Tuesday, May 9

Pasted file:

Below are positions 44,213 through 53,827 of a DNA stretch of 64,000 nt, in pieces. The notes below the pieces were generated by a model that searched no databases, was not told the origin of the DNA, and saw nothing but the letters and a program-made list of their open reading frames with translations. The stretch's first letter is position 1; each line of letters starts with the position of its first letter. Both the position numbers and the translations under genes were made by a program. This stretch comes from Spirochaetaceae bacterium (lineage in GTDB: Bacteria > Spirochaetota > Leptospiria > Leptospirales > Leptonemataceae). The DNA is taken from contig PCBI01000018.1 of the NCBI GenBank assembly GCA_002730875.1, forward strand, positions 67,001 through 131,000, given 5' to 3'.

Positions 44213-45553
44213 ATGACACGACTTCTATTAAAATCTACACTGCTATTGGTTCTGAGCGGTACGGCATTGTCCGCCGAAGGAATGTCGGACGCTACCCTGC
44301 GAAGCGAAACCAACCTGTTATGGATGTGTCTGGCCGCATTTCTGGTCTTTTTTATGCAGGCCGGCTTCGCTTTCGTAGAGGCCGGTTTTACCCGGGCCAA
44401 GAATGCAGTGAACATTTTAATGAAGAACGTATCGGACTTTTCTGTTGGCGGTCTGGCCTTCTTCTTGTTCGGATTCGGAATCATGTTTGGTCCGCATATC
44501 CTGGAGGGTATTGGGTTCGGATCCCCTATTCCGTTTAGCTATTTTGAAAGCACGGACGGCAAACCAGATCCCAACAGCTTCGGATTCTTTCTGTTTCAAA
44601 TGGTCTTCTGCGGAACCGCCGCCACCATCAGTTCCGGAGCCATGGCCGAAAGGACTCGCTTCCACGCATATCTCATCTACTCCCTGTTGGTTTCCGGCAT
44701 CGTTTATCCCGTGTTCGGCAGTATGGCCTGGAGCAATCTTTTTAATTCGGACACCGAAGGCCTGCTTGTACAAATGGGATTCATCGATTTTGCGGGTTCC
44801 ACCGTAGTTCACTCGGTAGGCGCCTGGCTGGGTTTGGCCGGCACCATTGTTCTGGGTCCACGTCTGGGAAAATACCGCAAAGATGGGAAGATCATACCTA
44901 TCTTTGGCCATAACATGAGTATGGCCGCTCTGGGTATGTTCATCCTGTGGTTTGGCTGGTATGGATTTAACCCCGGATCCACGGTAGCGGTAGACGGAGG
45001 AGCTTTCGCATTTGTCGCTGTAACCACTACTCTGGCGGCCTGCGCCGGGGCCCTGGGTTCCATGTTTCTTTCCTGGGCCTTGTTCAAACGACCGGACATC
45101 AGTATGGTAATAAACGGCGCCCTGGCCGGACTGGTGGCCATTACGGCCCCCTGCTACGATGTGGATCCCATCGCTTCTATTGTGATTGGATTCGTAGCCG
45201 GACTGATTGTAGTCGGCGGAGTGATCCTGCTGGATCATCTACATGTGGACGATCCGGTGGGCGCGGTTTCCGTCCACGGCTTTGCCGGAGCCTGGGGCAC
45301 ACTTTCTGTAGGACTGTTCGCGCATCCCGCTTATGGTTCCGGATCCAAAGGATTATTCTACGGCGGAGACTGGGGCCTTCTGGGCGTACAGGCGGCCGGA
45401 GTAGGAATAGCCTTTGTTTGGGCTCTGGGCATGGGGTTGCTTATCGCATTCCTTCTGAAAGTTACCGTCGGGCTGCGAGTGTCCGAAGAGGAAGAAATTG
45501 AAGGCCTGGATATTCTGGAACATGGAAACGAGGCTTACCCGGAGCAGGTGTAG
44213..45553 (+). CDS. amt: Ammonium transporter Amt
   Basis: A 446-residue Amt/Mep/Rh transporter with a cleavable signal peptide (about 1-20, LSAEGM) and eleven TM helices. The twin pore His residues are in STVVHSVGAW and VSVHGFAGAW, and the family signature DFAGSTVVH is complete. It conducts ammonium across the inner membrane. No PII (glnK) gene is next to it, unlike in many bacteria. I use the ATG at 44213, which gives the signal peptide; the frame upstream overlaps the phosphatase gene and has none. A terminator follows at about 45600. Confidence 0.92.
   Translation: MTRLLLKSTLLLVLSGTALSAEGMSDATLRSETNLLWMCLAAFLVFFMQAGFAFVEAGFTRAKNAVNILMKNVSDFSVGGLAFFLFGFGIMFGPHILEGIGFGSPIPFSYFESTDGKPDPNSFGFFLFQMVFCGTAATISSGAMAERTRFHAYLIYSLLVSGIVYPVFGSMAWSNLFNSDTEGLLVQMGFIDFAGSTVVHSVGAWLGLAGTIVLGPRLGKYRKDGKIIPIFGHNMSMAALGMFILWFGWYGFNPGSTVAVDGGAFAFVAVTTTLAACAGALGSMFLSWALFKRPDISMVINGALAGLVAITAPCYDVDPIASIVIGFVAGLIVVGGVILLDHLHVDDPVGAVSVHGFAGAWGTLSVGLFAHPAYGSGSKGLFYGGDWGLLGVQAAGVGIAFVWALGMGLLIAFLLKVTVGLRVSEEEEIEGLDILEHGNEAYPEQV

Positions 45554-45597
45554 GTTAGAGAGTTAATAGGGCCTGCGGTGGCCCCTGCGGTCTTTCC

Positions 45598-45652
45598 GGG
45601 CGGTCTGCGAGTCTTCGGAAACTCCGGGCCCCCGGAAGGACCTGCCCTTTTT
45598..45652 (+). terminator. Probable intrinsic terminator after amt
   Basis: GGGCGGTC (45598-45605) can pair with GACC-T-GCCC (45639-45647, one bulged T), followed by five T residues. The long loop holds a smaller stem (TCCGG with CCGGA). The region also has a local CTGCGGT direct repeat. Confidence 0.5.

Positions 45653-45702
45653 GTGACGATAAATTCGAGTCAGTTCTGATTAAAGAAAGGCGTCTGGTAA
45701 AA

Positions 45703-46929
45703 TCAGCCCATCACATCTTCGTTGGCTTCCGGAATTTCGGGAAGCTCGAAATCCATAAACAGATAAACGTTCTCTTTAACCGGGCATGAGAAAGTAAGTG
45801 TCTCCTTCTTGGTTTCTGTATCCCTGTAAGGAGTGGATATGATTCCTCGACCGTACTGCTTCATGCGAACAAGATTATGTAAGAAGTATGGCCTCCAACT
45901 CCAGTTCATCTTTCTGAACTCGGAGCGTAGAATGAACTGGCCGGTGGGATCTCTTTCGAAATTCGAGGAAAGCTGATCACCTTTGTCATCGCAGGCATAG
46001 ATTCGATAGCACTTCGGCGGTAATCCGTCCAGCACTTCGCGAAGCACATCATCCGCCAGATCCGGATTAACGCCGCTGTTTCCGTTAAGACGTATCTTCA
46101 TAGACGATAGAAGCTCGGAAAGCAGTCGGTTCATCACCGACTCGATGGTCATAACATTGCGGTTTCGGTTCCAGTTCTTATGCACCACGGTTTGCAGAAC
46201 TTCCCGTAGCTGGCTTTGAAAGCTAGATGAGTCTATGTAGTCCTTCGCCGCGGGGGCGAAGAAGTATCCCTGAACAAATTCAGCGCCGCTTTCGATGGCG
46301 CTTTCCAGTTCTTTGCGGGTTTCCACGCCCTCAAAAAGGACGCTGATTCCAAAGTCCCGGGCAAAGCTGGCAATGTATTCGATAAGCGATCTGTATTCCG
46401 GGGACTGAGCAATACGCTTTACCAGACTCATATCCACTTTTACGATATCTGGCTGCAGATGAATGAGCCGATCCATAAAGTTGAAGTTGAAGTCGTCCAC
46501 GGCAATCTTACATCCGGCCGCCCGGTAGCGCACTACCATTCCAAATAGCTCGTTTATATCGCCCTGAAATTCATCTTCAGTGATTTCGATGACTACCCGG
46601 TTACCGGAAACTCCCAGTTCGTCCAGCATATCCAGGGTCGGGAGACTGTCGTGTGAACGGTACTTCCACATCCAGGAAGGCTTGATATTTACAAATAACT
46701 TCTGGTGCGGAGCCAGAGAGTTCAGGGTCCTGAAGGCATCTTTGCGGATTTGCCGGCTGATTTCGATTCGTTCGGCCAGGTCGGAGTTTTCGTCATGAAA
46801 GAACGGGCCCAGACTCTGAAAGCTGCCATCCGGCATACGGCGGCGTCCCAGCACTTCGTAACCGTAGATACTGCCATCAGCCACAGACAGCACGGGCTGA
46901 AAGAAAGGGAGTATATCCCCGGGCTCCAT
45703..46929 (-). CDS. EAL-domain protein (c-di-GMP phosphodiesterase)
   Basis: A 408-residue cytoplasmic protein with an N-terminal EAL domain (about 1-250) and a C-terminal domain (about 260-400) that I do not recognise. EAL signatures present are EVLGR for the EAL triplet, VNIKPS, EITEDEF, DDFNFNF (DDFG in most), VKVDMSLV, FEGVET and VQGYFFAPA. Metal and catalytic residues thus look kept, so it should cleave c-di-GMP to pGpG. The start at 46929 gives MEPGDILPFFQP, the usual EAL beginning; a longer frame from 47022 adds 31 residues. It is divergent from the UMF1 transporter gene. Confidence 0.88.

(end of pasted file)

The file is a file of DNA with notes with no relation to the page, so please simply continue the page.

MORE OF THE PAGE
These incidents of seeing God may seem irrelevant, but they’re not. They concern inspiration and the reliability of Scripture. Inspiration means no errors, no contradictions. Seeming contradictions call for resolutions. We can just assume there is no contradiction even though we can’t find a solution, but it’s comforting if we can resolve the problem. The examples of “seeing God” in yesterday’s blog have some legitimate solutions, but we need to be careful that we don’t make matters worse by poor exegesis or faulty interpretation. Without going into great detail, here are some likely explanations. 1. God often took on a human form, not to be seen in his glorified form. 2. Some incidents were “manifestations of God”—visions, theophanies, and epiphanies. 3. Darkness or cloud cover would prevent someone from actually seeing God. 4. In some cases it was seeing God’s “glory” or “presence,” not necessarily God himself. 5. There is a distinction between seeing a part of God, but not his face. 6. Figures of speech—metaphors, hyperboles, symbols, et al.—are subject to various interpretations. All this seems sufficient to explain the seeming conflicts, including the Ex. 24 passage. A second question remains. Why does the Bible state clearly that one cannot look on God and survive? What is God trying to get across to us? Why is he making such a big deal about the gulf that exists between a holy God and sinful man? Is he being too severe in penalizing a man for seeing God? For one thing, it teaches us how much we need God. Without his intervention, we are all bound for hell. He wants us to understand the desperate situation we’re in. This paves the way for redemption. He loves us and will do whatever it takes to accomplish his purposes. Fear of God and fear of punishment has a purpose. In short, God is not eager to see us die; he’s eager to see us live.